By David Edwards, General Secretary, Education International
Ask teachers what keeps them engaged with their students and it’s invariably some version of this: that moment they see the spark of understanding in a student’s eye, that point when they really ‘get’ a particular lesson.
That’s the “aha” moment we experienced as world leaders came together at the United Nations to face the reality of the global education crisis, a gathering dubbed the “Transforming Education Summit” organized by Secretary General António Guterres.
The summit brings together heads of state to accelerate progress on Sustainable Development Goal 4 on quality education for all. It is the first-ever global leadership focus on education, which has been severely affected by pandemic-related learning loss, deepened and exacerbated inequities, and cuts to education budgets globally.
For the world’s teachers, including the 32 million teachers and education workers from pre-school to university who are members of 383 unions in our global federation, this is a transformational opportunity, a chance to make an authentic assessment of the ambition and reality of world leaders’ commitment to real change. Is it real? Is it built on evidence and experience? Does it include collaboration with the world’s teachers and their unions and other organizations?
What do genuine commitments look like? Very simple.
First, make a commitment to students. Not just lip service, but a commitment as strong as the one teachers make to them. Governments must protect the right to education and be accountable for ensuring quality, equity and inclusion in public education systems. Around the world, education privatization threatens quality and equity, including the proliferation of so-called ‘low-fee’ private schools, commercialization of public education and misguided public-private partnerships. Quality education is more than a human right, it is a public good. As the EdTech industry – bloated by the pandemic and still largely evidence-free – continues its effort to insert itself into schools, education systems must be accountable and not be handed off to the markets.
Government commitment to public education must be tangible in national budgets. Today, education financing is in crisis, which means education systems in many countries are on life support. Governments must invest in public education by both increasing the size of national budgets and increasing the share of finance going to education. Equitable funding formulas should deploy resources to the communities and institutions and where they are needed most. To increase the size of national budgets, we need both domestic and global tax justice to ensure that all companies pay their fair share of tax and that tax loopholes are closed. The world is watching for governments to recognize that education is not a cost but a long-term investment.
The key component of this investment is in teachers. Quality education for every student is impossible unless governments commit to investing in teachers. Every child has the right to a qualified teacher, and we know 69 million more are needed by 2030. But the prospects of recruiting and retaining qualified teachers are made worse by poor working conditions and low salaries.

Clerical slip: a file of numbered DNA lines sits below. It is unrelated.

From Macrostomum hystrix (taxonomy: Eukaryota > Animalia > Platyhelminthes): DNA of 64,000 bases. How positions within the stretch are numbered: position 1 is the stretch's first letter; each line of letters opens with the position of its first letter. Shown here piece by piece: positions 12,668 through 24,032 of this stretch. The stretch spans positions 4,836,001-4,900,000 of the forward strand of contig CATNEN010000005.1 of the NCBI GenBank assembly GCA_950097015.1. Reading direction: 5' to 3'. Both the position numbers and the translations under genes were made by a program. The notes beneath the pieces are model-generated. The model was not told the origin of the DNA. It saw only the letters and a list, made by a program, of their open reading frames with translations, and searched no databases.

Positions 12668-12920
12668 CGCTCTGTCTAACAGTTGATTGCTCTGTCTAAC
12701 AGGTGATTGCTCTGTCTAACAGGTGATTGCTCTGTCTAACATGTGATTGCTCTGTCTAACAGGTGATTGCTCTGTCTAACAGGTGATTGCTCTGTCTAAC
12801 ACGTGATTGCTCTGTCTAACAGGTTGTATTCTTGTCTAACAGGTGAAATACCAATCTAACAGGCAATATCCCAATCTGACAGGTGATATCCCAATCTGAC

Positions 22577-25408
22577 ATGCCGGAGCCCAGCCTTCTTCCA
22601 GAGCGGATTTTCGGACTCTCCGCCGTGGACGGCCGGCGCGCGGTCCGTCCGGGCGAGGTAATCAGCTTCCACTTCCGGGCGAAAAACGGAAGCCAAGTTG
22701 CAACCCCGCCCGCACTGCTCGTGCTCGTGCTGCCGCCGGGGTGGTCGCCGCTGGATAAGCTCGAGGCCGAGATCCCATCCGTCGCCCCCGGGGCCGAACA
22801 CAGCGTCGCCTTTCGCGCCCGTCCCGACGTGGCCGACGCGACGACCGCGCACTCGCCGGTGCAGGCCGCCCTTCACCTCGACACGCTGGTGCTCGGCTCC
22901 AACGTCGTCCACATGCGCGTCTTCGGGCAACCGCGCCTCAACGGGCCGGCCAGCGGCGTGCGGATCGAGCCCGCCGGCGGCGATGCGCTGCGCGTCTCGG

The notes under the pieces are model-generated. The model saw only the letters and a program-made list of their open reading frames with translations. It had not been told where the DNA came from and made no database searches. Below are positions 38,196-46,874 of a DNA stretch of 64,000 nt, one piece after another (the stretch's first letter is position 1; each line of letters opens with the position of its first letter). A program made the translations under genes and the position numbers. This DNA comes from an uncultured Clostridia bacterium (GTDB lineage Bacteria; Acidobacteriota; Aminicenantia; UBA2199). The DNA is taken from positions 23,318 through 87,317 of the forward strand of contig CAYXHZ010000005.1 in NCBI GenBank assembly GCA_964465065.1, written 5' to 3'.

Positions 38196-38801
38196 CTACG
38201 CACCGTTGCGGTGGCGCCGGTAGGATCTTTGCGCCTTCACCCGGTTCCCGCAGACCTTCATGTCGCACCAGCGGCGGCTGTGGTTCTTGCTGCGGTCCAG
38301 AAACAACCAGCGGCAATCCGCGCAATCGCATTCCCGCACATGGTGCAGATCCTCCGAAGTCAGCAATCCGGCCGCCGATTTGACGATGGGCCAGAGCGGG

It’s time for a new deal for teachers. To make teaching a lifelong career, teachers must be supported, valued and paid their worth in the profession. They must have manageable workloads, genuine work-life balance and working conditions that support their mental and physical wellbeing. Instead of precarious employment conditions, teachers should have negotiated salaries competitive with those of those in comparable professions. Governments must stop policies that de-professionalize teachers such as the hiring of contract or unqualified teachers.
Teachers and education support personnel are at the heart of successful education systems. Being in the classroom working with students every day, educators are best placed to identify roadblocks to learning, paths to overcome learning loss, and workable solutions for improving education systems.
Teachers are ready to help lead the way forward beyond the United Nations summit; to add our considerable expertise to the international dialogue and commitments. Social dialogue and collaboration between unions and education systems is already raising education quality and prospects across the world.
Education philosopher John Dewey observed more than a half century ago that education comes alive in the relationship between teacher and student. What’s true for the classroom and hybrid equivalent can be true for raising our sights and meeting our goals nation by nation as well.
By making commitments on the world stage at the UN to transform education systems, national leaders signaled to educators, communities and their own people that a new deal is needed, that quality education matters. That’s why teachers and their unions are standing with the Secretary General; to commit ourselves to joining with the world at this time of crisis, to lead the way forward to transform education.